In this front-page story in Issue 23&24 of American Free Press, online now for digital subscribers and in the mail to print subscribers, AFP reveals the position of well-known attorney Alan Dershowitz on whether police-state powers extend to forced innoculations or the 14th Amendment will protect those who choose to say no to a vaccine.
By the AFP Staff
Constitutional scholars have long argued that the 14th Amendment protects everyday Americans against the encroaching police state, noting in the provision that no state “shall make or enforce any law which shall abridge the privileges or immunities of citizens of the United States; nor shall any state deprive any person of life, liberty, or property, without due process of law.”
In a recent interview, however, 81-year-old Alan Dershowitz argues that even the 14th Amendment will not protect you when, in the not-too-distant future, states mandate that all citizens will have to be inoculated with a SARS-CoV-2 vaccine.
Not too long ago, while representing President Donald Trump at his impeachment hearings, the traditionally leftist professor and pro-Israel attorney was the new darling of the right. Not anymore.
“You have no right not to be vaccinated, you have no right not to wear a mask, you have no right to open up your business,” the Harvard Law School emeritus professor told interviewer Jason Goodman with “Crowdsource the Truth” in a video interview released on May 17.
Dershowitz added that someone can refuse treatment if they are threatened with a disease that is not contagious. “But you have no right to refuse to be vaccinated against a contagious disease,” he added. “Public health—the police power of the Constitution—gives the state the power to compel that.”
In other words, claims Dershowitz, the state has the power to hold you down, forcibly stick a needle in your arm, and inject you with a vaccine even if you don’t want it.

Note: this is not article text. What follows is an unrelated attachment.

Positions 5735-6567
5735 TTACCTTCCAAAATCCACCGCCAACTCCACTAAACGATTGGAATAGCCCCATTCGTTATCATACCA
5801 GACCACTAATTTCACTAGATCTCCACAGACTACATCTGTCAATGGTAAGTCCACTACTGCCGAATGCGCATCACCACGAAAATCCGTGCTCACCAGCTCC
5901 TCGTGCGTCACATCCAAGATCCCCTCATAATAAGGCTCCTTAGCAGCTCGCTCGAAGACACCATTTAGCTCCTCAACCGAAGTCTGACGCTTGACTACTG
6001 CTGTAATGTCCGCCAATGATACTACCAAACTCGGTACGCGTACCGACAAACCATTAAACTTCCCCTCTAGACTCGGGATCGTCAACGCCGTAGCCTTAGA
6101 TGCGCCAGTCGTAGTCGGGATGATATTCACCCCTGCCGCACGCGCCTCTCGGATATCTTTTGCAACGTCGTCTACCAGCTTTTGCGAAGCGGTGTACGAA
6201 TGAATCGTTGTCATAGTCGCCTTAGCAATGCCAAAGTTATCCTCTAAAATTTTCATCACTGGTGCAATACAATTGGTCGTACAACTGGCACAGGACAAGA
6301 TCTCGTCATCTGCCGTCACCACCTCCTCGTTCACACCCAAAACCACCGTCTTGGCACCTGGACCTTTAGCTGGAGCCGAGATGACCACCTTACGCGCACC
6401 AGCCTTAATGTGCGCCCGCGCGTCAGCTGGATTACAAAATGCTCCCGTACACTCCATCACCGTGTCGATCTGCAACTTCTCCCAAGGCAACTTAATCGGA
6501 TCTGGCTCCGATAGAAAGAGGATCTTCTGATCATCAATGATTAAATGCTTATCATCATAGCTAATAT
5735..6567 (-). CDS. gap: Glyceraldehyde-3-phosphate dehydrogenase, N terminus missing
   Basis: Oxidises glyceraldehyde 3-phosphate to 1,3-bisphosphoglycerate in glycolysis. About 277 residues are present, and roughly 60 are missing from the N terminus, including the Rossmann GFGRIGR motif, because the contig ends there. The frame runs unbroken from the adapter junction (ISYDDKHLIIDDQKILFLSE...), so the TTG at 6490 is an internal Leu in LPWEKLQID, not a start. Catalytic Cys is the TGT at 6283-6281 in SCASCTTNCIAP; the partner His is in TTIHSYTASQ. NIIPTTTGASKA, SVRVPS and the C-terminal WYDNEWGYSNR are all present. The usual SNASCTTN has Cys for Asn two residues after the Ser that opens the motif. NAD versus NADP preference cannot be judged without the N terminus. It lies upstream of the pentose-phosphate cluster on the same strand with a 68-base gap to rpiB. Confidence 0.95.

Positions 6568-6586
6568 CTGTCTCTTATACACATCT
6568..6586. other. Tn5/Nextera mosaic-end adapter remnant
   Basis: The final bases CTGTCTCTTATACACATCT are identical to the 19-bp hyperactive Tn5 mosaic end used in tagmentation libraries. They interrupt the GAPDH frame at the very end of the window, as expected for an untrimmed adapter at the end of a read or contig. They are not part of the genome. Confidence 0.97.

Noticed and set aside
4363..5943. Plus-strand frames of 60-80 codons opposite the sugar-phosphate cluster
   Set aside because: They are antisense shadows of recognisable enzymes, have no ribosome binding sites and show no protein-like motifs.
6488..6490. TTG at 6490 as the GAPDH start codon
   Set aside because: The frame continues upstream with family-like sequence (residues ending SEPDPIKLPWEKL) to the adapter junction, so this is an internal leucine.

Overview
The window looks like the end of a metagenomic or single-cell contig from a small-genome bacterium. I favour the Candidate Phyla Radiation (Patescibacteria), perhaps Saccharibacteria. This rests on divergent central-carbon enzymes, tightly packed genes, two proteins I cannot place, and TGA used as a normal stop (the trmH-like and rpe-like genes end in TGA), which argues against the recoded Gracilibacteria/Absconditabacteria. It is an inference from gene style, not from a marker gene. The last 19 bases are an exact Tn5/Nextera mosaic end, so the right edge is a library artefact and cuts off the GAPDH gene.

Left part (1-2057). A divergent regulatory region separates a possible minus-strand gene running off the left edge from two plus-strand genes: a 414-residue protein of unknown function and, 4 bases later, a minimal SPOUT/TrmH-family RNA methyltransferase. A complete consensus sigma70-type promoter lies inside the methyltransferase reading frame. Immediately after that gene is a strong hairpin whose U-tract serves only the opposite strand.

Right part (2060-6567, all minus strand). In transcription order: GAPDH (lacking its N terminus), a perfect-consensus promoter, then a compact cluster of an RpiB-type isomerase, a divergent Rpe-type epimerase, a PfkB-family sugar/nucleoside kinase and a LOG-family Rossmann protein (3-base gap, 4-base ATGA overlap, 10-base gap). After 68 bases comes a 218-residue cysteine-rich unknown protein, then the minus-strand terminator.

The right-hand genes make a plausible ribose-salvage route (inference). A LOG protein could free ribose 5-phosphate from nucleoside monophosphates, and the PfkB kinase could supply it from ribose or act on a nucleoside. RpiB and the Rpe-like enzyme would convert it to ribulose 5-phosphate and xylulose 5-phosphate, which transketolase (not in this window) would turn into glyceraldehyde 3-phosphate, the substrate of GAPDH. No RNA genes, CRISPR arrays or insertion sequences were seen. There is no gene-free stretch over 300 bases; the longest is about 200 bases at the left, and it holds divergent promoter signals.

The professor cited an ancient Supreme Court case from 1905, Jacobson v. Massachusetts, which concluded that a state may require vaccination (in this case against smallpox) if a state board of health deems it necessary for public health or safety. One of the lines from that case ruling says, “It is within the police power of a state to enact a compulsory vaccination law, and it is for the legislature, and not for the courts, to determine.”
In a nutshell, the justices ruled that, in the case of any allegedly virulent, highly infectious, possibly deadly diseases, if any adult individual is allowed to act “without regard to the welfare of others,” true liberty does not exist. Dershowitz added that this case has withstood over 100 years of challenges, and no court has ruled against it.
However, Dershowitz did omit this part of the decision: “There being obvious reasons for such exception, the fact that children, under certain circumstances, are excepted from the operation of the law does not deny the equal protection of the laws to adults if the statute is applicable equally to all adults in like condition.”
Thus, will our children be exempt from forced vaccinations if states decide to exercise their “police powers” and demand we all be vaccinated—or fined, jailed or otherwise punished if we do not? While a majority of American adults are willing to voluntarily be vaccinated against illnesses, it is a completely different matter if the state demands we submit ourselves to a mandatory vaccination or if the state decides to make health decisions for our children without our consent.
Either way, a battle is brewing.